A Mid-Winter RP1 Upgrade Project in Chicago

Sharing with you here a very "COOL" Mid-Winter RP1 upgrade project by Joe Borzetta of Chicago, USA :

Hi Michael, 

I wanted to let you know how pleased I am with the results of adding your reference mods to my RP1! 
My new year is off to a great start! 

I ordered: 
Dual pulley, dual silicon belts 
Thrust bearing 
Bearing sheath 
Aluminum feet 
Acrylic platter 
Brass record clamp 

I've finally had a chance to perform listening tests, first with the stock OM 5E, then with the OM 2 Blue. With the 5E the difference was not subtle! The noise floor was lowered, the lower bass range was extended and the midrange became much more transparent. I chose to add sand to the inverted rubber feet before retrofitting them to the aluminum feet and the subsequent increase in volume gain was very apparent, thanks for that tip! 

My next step was to swap out the OM 5e with an OM2 Blue. The 2.8 mm VTA spacer worked perfectly and installation was very easy. The tone arm is now perfectly parallel to the acrylic platter. This brought the RP1 to a whole new level of performance. The OM 2 Blue needs time to "burn in" however the increase in high end detail, with a wider soundstage and low end oomph is already apparent. The midrange is also much more dynamic, with more detail and a less "compressed" presentation than the stock RP1. The mods certainly bring out the best in the OM2/ RB 101 combination! 

In all I had a very enjoyable experience adding your mods and would highly recommend them to any Rega RP1 owner looking to upgrade their deck

I've enclosed some photos below: 

Everything unpackaged and ready to be installed:

A drop or two of acetone (my wife's nail polish remover) did the trick to loosen the plastic pulley. 

I ordered the pulley remover, however I did not want to remove the motor from the plinth, (at least not yet). So I just removed the top screw from the pulley remover, screwed it directly into the top of the pulley and with a gentile pull with a set of pliers it popped right out! 

Dual Pulley with dual silicon belts in place. 

I drilled a 5/8 inch hole in the motor cover, which was a tip sent in courtesy of Rafe Arnott which allowed the thrust bearing to be placed without adding rubber spacers. Thanks Michael and Rafe! Note newly installed bearing sheath top left. 

Awesome sound and great aesthetics! 

My newly (Michael Lim) upgraded RP1 next to my beloved vintage Spica SP-1. Right speaker. My Spica's are paired with a Denon receiver and an Energy ESW-8 powered subwoofer.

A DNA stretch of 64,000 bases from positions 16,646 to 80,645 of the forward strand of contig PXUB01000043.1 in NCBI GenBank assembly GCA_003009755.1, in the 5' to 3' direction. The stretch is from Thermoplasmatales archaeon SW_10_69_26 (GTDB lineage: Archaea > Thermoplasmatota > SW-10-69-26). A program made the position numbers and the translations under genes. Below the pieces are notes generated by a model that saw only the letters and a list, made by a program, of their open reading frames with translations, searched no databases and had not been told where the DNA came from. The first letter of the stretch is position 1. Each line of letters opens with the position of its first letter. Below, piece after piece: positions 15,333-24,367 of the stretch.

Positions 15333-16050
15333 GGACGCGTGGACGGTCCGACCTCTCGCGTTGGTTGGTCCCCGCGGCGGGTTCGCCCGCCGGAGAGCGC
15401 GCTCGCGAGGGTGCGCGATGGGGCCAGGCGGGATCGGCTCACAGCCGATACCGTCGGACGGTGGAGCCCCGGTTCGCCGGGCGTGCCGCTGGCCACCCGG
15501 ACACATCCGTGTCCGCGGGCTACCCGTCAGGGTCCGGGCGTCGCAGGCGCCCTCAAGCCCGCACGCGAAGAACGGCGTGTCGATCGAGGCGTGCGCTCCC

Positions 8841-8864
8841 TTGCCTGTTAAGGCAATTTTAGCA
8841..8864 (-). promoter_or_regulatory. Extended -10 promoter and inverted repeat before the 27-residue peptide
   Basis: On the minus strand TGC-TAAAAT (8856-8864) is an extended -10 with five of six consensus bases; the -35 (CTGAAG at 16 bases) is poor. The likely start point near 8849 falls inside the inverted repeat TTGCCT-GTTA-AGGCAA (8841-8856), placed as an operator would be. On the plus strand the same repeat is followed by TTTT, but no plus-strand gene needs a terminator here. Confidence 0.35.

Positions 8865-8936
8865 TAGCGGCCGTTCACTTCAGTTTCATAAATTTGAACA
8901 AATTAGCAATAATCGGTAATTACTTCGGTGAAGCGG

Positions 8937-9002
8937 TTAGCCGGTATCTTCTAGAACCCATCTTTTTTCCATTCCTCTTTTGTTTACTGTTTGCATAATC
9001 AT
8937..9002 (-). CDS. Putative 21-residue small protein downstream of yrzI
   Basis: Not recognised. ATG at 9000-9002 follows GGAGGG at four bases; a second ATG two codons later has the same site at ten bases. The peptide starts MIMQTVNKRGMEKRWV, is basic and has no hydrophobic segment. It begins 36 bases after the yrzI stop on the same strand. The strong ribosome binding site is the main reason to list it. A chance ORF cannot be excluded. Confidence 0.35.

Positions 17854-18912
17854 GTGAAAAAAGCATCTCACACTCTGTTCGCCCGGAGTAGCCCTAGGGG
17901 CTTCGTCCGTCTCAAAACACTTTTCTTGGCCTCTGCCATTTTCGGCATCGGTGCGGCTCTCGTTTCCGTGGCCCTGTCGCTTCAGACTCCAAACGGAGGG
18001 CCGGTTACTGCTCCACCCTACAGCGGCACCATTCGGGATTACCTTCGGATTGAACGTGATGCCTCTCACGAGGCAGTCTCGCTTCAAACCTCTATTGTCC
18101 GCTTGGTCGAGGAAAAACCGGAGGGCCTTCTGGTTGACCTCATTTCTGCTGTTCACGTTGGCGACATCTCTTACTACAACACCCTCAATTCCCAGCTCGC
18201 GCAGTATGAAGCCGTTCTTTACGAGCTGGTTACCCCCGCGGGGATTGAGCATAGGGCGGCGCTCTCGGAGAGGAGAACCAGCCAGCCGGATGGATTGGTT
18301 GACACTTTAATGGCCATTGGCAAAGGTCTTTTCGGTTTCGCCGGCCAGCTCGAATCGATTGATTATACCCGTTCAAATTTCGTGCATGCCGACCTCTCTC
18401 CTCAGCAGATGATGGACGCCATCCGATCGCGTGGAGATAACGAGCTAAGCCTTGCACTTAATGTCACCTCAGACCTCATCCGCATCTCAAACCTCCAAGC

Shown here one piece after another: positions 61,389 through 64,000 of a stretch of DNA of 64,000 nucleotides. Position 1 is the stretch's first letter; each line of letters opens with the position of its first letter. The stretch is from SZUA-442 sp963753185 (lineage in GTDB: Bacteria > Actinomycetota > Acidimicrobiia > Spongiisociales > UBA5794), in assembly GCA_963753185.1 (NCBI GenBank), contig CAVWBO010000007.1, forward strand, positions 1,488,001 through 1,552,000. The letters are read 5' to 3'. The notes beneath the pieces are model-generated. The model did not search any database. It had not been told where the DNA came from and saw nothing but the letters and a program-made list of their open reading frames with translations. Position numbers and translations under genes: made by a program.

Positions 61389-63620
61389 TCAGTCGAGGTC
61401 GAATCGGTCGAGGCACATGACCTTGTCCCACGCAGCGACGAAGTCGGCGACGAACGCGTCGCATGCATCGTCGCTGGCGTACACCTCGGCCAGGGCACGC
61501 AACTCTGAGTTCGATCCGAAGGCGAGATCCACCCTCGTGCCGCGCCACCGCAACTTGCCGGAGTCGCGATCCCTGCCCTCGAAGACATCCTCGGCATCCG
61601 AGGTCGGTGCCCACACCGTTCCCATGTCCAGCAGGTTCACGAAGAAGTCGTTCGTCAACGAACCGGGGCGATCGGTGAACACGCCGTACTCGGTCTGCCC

Thank you Michael, 

PS. Looking forward to more upgrades late Winter or early Spring especially the motor isolation base and tone arm under slung counter weight.

Thanks Joe!

* All the projects done by Joe :

1. A mid-winter RP1 upgrade project in Chicago

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Upgrades for Jos Cenens's NAD C522

Aluminium sub-platter, dual pulley
and silicone belts upgrades

Dear Michael, 

Included a picture of my upgraded NAD C552. 

The upgrades went fine: the pulley installed without a problem, the sub-platter was indeed very tight to get in as the air under the shaft could not get out easily, it took a few minutes before the platter was in place (I turned it around and gently pushed on the top spindle). The 2 silicone belts were also quite easy to put in place thanks to your instructions. 

I now had a good week of listening and I do hear an improvement. The music sounds better, more steady, the details present on the record are easier to hear (almost in all records that I put on). I am all in all quite pleased with these improvements. As you can see on the picture I recently installed a new element (Ortofon 2M Blue) and that gave a boost to the turntable. 

Your pulley, aluminum sub platter and dual belts further improved the turntable and I conclude that the investment in the 2M Blue element is supported by your material.

Jos Cenens 
Linden Belgium

Thanks Jos Cenens!

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Endrik of Philippines had earlier added my aluminium sub-platter to his P3-24 TT. Before I introduced the pulley puller, he was unsure of doing the dual pulley upgrade for fear that the motor might be damaged using the "hack method". Now with the help of the new pulley puller, he successfully upgraded his P3-24 TT with dual pulley and silicone belts. 

Take a look at some of his additional tweaking ideas using bitumen and Kamagong pucks. Do you notice he has added a top bracing too?

Here's his comment and pictures with the upgrades:

Hi Michael, 

I was able to install the dual pulley last night. It was so much easier to remove the motor in order to pull out the pulley. 

What it did was a noticeable increase in details, PRAT and a lower noise floor. I'm so happy with this upgrade. 

If you notice the motor cavity, I placed bitumen to strengthen and deaden resonance:)